connects the head to the tail. Beads inside the tube make a rattle sound when shaken; “Smoochie Poochie Rattle” - A blue, puppy-like face with green spotted ears is connected to a blue and green spotted body. Five plastic pieces encircle the body and make a rattle sound when shaken; “Crinkly Crown Dragon Rattle” - A green dragon with a scaled, curved tail. Three blue ridges protrude from the dragon’s back. A care tag attached to the head of each rattle reads in part, “Sassy” and “1999 Made in China.” Rattles with the same appearance but embroidered eyes are not involved in this recall. Toy and mass merchandise stores nationwide sold these rattles from August 1999 through mid-October 2001 for about $5. Problem: The sewn-on, spherical shaped fabric eyes on the rattles can detach, posing a choking hazard to small children. Sassy has received 129 reports of eyes detaching from the rattles, including some incidents in which eyes were found in children’s mouths. One of these children started to choke on a detached eye and a parent used the Heimlich maneuver to remove the eye. What to do: Take these toys away from young children and return them to Sassy to receive a free replacement toy. Consumers should call Sassy at (800) 781-1080 between 9 a.m. and 5 p.m. CT Monday through Friday for information on how to receive the replacement toy. Consumers also can visit the firm’s website at www.sassybaby.com. Product: About 100,000 rattles by HandsOnToys, Inc. The rattles were sold under the Wiggly Giggler brand name. The rattle can be shaken, stacked and rolled. The rattle is a 3-inch long tube with mushroom caps on each end. It was sold in three color combinations, green with purple caps, orange with pink caps and purple with orange caps. The rattle contains a noisemaker inside that produces a sound when the rattle is shaken. “Wiggly Giggler™” is written on the tube of the rattle. Specialty toy stores nationwide sold the rattles from May 2000 through September 2001 for between $2 and $3. Rattles with a small number “3” imprinted in the painted circle on the base of the mushroom end cap in the center of the four sound holes are not included in this recall. Problem: The rattle can break and expose the noisemaker inside the rattle handle, posing a choking hazard to young children. CPSC and HandsOnToys have received 11 reports of the rattles breaking. A 9month old girl was found with the plastic noisemaker lodged in her throat. Her mother removed it by performing the Heimlich maneuver. What to do: Take these toy rattles away from children and contact HandsOnToys at (888) 442-6376 between 9 a.m. and 5 p.m. ET Monday through Friday to receive a replacement toy.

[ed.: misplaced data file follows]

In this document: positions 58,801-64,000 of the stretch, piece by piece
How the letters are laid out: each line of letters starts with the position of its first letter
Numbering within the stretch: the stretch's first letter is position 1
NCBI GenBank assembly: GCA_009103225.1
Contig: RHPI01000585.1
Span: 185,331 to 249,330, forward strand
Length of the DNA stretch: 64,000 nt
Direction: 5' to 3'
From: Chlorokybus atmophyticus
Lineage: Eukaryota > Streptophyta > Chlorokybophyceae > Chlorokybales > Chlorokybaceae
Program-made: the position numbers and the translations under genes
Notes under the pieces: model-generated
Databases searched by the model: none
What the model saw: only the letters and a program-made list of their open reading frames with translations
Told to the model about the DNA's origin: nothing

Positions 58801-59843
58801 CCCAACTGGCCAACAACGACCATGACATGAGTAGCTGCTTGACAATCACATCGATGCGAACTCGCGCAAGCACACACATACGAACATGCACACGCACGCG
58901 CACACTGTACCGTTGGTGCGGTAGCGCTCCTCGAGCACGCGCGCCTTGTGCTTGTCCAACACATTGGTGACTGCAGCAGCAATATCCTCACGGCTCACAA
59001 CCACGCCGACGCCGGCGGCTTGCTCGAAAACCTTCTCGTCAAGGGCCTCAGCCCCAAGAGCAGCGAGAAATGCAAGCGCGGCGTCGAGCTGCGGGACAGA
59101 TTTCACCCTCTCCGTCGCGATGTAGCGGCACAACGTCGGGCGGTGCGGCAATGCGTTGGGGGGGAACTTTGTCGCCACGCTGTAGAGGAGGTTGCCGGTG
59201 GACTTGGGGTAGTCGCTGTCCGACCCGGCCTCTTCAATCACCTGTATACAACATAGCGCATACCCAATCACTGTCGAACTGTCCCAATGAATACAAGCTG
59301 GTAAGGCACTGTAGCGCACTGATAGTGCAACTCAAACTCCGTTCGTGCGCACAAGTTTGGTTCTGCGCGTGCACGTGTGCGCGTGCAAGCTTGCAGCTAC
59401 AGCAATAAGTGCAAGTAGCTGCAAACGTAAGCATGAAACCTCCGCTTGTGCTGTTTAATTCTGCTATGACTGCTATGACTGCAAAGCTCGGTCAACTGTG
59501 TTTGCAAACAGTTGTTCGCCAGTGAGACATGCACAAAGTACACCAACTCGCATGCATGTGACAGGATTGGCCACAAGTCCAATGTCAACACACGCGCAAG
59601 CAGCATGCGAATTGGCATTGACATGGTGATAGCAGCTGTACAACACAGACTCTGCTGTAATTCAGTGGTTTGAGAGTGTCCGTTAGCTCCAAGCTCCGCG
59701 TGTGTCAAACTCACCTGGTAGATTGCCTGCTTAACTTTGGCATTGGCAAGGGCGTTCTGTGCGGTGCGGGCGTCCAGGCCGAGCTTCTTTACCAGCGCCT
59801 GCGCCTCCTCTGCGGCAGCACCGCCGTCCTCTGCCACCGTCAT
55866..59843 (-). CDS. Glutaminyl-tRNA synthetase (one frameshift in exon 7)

Swings
Product: About 250,000 “2-in-1 Snug ‘n Secure” swings by Little Tikes Company. The swings are made of molded plastic and have a blue seat with a red T-shaped restraint front. The model number 4117-00 is molded underneath the seat. The “Little Tikes” logo is written on the Tshaped restraint bar on the front of the swing. The swings were sold for children ages 9 months through 4-years old. The swing is suspended with four yellow ropes. Only swings with blue or white buckles are included in this recall. Juvenile product and toy stores nationwide sold the swings from December 2000 through September 2001 for about $20. Problem: The buckles on the swing can break and the shoulder restraint straps can pull out of the back of the seat, causing young children to fall. CPSC and Little Tikes have received 14 reports of problems with the swings. Five injuries to children included abrasions, bruises, cuts and bumps to the head. What to do: Stop using the swings immediately and contact Little Tikes at www.littletikes.com or call (800) 815-4820 anytime to receive a repair kit.

Playpens